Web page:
In its 2013 State of Healthcare Quality Report, the National Committee for Quality Assurance (NCQA) exposed trends affecting people at opposite ends of life: Preschool immunization rates improved in some areas but remained low in others, while drug dependence treatment for Medicare beneficiaries declined.
NCQA based its study on health plan data covering 136 million people, or 43 percent of the national population. "This means that we know more about the quality of U.S. healthcare than ever before," NCQA President Margaret O'Kane said in a briefing, Healthcare Finance News reported.
The NCQA found more children enrolled in Medicaid HMO's receive recommended immunizations for influenza and rotavirus. Since 2010, the rotavirus immunization rate has risen by 13.2 percentage points in commercial HMOs and by 17.9 points in commercial PPOs.
But there's been no recovery in the 3.5 percentage point dip NCQA previously found in combination vaccination rates for commercial HMO children who receive other immunizations by age 2. NCQA linked this result to decisions by thousands of parents to refuse or delay recommended vaccinations for their children due to concerns about side effects.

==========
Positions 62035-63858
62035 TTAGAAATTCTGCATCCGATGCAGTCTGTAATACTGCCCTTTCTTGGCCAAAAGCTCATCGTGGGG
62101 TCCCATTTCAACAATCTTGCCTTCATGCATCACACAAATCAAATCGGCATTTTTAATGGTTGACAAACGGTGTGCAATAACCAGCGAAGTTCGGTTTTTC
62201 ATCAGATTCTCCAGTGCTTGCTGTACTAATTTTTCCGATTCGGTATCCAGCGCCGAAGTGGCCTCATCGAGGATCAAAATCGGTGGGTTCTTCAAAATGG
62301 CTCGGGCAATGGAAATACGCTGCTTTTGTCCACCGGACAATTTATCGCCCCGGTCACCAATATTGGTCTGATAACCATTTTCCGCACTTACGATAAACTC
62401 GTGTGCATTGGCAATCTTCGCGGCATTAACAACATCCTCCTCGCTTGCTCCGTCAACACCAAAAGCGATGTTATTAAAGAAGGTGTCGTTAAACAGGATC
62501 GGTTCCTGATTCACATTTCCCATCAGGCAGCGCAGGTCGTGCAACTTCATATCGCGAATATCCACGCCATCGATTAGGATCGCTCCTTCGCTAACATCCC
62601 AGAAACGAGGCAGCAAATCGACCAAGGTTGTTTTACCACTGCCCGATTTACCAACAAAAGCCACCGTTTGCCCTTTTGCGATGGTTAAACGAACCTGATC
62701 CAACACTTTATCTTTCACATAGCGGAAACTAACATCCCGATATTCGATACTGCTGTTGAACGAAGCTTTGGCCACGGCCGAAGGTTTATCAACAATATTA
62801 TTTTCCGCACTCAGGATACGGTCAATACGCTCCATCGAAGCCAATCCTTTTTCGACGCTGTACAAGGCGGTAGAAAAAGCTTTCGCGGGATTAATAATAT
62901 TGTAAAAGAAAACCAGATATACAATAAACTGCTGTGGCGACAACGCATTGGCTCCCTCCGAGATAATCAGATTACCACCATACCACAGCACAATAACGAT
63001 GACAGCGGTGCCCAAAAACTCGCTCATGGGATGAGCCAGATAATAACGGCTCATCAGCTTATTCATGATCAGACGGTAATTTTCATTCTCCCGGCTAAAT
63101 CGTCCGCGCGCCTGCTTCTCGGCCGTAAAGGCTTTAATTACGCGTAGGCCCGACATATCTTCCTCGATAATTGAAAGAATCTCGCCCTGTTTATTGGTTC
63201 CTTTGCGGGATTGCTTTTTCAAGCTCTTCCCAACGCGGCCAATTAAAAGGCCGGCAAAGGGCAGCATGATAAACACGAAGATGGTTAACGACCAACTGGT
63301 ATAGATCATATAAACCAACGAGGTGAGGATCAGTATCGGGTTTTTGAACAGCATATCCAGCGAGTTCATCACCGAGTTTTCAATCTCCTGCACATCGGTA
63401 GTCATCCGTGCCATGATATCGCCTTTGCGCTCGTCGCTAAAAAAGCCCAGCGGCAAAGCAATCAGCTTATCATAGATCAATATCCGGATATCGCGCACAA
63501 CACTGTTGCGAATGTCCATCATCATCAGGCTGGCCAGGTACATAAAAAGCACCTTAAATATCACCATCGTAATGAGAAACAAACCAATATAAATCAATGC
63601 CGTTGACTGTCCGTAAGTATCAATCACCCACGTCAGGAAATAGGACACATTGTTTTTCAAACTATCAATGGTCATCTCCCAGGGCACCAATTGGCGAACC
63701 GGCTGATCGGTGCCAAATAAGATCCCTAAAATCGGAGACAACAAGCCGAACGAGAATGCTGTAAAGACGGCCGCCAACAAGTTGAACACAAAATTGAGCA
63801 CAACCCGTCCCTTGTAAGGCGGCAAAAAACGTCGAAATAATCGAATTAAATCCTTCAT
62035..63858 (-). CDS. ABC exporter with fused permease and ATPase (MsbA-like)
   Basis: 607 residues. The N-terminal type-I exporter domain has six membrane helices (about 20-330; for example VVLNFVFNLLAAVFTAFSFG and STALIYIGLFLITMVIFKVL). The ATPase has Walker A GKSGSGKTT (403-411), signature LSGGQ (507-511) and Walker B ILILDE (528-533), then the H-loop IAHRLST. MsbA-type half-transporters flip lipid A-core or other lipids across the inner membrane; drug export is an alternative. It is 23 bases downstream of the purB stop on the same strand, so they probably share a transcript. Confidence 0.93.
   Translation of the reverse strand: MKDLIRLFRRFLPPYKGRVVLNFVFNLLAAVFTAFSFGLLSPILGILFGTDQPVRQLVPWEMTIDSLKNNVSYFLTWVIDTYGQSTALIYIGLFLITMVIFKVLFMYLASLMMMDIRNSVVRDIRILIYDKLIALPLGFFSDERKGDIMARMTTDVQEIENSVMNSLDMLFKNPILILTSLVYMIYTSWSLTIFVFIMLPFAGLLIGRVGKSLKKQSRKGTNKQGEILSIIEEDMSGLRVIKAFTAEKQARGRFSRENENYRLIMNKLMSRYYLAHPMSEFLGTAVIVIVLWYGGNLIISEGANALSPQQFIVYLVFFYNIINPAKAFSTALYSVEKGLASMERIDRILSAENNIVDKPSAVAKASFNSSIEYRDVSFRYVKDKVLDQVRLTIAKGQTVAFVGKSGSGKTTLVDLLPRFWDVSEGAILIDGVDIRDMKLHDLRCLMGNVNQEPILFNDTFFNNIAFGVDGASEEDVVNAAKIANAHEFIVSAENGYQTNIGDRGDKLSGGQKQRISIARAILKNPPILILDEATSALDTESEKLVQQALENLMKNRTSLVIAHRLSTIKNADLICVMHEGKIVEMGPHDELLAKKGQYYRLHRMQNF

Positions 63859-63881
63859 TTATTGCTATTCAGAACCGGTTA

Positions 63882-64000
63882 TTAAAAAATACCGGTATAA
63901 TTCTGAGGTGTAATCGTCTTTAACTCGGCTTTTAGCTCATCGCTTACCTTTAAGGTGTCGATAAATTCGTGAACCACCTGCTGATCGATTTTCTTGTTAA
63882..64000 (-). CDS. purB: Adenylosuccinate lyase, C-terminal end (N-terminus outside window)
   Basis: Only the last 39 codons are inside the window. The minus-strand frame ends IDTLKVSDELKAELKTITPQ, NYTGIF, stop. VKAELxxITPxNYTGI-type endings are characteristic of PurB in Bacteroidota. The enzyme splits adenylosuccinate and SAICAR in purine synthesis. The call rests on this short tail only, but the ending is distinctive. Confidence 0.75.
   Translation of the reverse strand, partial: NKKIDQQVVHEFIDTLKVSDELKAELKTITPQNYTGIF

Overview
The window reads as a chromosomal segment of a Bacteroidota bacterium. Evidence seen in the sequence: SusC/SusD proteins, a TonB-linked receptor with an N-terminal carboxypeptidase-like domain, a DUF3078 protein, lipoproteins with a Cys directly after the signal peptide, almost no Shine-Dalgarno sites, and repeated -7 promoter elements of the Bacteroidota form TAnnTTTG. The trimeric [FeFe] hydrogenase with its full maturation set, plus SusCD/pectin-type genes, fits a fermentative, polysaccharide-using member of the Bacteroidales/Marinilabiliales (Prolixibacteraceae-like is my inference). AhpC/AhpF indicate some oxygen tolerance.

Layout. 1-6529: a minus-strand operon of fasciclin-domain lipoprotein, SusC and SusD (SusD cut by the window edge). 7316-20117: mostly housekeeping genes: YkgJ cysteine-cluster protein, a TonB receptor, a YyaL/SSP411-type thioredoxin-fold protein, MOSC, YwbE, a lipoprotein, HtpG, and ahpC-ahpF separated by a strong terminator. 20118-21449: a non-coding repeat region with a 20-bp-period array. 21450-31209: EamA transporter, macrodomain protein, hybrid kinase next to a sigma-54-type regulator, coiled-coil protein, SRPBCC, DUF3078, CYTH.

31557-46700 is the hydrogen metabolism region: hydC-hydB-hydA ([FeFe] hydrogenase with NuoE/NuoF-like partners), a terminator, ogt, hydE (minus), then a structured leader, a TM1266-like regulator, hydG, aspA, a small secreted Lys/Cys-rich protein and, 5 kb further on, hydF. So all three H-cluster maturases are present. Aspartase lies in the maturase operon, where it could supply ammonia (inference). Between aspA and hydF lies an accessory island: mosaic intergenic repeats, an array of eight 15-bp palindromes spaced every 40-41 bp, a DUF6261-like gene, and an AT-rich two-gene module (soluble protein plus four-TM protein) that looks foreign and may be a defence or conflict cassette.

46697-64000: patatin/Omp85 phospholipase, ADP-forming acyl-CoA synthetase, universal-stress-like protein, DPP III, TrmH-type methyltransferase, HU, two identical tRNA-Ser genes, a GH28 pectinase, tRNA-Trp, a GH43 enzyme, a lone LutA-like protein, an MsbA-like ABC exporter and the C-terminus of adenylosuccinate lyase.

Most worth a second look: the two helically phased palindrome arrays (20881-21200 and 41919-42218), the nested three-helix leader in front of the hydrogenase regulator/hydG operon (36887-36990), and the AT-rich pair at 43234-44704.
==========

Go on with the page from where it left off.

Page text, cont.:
NCQA reported each cohort of children vaccinated prevents 1.4 million cases of disease, reduces direct healthcare costs by $9.9 billion and saves $33.4 billion in indirect care fees.
The study also found that since 2007, initiation of alcohol and other drug dependence treatment has declined sharply for Medicare enrollees. Among Medicare PPOs, the rate dropped 13.2 percentage points. Further, the number of beneficiaries with a new episode of alcohol or other drug dependence has ballooned, growing by 70 percent in Medicare PPOs since 2009.
NCQA linked these findings to increased prescription drug abuse and a growth of screening and treatment in primary care that identifies new treatment candidates.